World Mental Health Day is observed on 10 October every year, with the overall objective of raising awareness of mental health issues and mobilizing efforts in support of better mental health. The day is celebrated at the initiative of the World Federation of Mental Health and is supported by World Health Organisation and its partner institutions through raising awareness on mental health issues. World Mental Health Day was observed for the first time on 10 October 1992.
World Mental Health Day 2021
The theme for World Mental Health Day 2021 is "Mental health care for all: let's make it a reality".
The COVID-19 pandemic has had a major impact on people’s mental health. Some groups, including health and other frontline workers, students, people living alone, and those with pre-existing mental health conditions, have been particularly affected. And services for mental, neurological and substance use disorders have been significantly disrupted.
In all countries, the pandemic has had a major impact on people’s mental health. Some groups, including health and other frontline workers, students, people living alone, and those with pre-existing mental health conditions, have been particularly affected. At the same time, a WHO survey conducted in mid-2020 clearly showed that services for mental, neurological and substance use disorders had been significantly disrupted during the pandemic.
The health argument
- Close to one billion people have a mental disorder and anyone, anywhere, can be affected.
- Depression is a leading cause of disability worldwide and is a major contributor to the overall global burden of disease. Globally, it is estimated that 5% of adults suffer from depression.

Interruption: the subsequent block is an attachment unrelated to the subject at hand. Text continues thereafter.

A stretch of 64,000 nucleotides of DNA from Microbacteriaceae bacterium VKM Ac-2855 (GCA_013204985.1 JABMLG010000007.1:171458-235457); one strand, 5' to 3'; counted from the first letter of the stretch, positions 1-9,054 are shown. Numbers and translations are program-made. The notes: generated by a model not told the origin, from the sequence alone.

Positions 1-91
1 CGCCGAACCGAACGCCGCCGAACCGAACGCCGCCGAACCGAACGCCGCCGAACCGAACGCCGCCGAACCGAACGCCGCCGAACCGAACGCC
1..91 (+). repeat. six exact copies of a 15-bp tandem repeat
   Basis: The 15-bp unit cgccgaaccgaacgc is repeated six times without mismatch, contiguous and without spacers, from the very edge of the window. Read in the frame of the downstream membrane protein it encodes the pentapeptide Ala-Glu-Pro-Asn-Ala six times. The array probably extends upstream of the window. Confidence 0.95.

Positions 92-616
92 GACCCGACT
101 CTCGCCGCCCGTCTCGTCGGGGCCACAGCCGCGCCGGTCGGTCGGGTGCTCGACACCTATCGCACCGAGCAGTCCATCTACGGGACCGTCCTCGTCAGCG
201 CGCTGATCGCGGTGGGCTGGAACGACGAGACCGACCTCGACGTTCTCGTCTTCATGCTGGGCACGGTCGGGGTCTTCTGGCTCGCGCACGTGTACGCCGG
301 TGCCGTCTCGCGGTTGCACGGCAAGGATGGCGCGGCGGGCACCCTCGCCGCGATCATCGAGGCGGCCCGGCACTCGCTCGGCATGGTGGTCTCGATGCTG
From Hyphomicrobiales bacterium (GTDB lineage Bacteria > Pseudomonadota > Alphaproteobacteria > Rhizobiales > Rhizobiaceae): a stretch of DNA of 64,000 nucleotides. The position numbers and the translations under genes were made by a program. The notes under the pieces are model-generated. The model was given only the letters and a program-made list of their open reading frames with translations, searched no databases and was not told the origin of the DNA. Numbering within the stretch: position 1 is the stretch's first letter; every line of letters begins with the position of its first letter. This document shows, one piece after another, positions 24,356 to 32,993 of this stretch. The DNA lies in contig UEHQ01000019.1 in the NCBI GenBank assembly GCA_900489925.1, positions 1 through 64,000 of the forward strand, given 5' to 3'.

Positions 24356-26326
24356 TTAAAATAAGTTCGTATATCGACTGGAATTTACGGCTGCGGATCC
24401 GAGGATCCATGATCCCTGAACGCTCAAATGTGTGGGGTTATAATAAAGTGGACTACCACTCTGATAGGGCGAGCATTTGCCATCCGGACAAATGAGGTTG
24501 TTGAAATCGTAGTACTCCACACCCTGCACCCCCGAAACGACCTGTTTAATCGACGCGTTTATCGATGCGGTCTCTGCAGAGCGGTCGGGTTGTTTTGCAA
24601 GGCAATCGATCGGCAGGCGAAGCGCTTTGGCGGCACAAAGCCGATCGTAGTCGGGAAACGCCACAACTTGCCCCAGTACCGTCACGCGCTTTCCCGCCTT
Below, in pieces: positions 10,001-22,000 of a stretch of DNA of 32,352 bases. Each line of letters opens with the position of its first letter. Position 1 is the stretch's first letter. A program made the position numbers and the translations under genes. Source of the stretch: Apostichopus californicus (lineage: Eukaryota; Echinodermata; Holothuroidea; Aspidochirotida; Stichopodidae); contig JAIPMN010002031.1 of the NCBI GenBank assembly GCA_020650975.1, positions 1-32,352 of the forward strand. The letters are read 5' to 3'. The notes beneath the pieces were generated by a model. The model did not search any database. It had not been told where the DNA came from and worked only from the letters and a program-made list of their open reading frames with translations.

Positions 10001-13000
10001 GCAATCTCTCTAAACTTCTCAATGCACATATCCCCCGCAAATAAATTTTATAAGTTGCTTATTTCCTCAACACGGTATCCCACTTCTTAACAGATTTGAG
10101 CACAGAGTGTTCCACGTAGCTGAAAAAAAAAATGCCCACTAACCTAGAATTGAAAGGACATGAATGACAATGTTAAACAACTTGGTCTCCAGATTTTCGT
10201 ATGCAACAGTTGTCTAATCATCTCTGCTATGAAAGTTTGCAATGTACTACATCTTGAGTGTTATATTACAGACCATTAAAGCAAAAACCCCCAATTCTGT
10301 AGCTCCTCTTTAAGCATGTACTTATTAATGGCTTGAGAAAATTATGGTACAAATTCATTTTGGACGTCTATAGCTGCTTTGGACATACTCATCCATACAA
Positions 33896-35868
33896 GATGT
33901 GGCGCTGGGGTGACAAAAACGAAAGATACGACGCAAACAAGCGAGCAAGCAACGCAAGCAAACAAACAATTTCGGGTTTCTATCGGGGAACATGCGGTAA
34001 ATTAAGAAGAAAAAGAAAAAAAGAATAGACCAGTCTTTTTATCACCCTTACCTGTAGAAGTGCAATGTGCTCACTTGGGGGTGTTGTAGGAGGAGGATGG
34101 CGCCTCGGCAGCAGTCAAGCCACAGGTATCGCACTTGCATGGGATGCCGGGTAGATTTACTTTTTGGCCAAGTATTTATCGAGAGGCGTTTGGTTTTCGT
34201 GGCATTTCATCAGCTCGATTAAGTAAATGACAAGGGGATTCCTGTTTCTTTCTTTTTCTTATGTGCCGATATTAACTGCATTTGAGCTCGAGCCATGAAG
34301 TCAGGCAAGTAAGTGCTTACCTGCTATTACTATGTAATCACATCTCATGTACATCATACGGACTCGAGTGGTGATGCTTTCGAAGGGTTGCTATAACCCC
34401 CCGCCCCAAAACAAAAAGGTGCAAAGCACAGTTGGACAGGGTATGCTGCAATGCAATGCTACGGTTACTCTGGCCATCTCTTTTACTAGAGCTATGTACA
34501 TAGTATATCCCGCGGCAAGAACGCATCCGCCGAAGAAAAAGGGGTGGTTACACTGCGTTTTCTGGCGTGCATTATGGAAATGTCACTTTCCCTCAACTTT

- Globally, one in seven 10-19-year-olds experience a mental disorder. Half of all such disorders start by age 14 years but most are undetected and untreated.
- People with severe mental disorders such as schizophrenia tend to die 10-20 years earlier than the general population.
- One in every 100 deaths is by suicide. It is the fourth leading cause of death for young people aged 15-29 years.
- The COVID-19 pandemic has had a considerable impact on people’s mental health.
The care gap
- Despite the universal nature and the magnitude of mental ill health, the gap between demand for mental health services and supply remains substantial.
- Relatively few people around the world have access to quality mental health services.
- In low- and middle-income countries, more than 75% of people with mental health conditions receive no treatment for their condition at all.
- The serious gaps that still exist in mental health care are a result of chronic under-investment over many decades in mental health promotion, prevention and care.
- Stigma, discrimination and human rights abuses of people with mental health conditions remain widespread.
The economic cost
- The lost productivity resulting from depression and anxiety, two of the most common mental disorders, costs the global economy US$ 1 trillion each year.
The investment deficit
- On average, countries spend less than 2% of their national health budgets on mental health.
- Despite an increase of development assistance for mental health in recent years, it has never exceeded 1% of development assistance for health.
The good news
- Some of the most common mental health conditions, depression and anxiety, can be treated with talking therapies, medication, or a combination of these.
- For every US$ 1 invested in scaled-up treatment for depression and anxiety, there is a return of US$ 5.
- For every US$ 1 invested in evidence-based treatment for drug dependence, there is a return of up to US$ 7 in reduced crime and criminal justice costs.
- Generalist health workers can be trained to diagnose and treat mental health conditions.
- Regular health checks of people with severe mental disorders can prevent premature death.
- The quality of life of people living with conditions such as autism and dementia can be greatly improved when their caregivers receive appropriate training.
- The rights of people living with mental health conditions can be protected and promoted through mental health legislation, policy, development of affordable, quality community-based mental health services and the involvement of people with lived experience.
Source : WHO
- Depression and suicide: what you need to know and what you can do
- Basic Psychosocial Skills: A Guide for COVID-19 Responders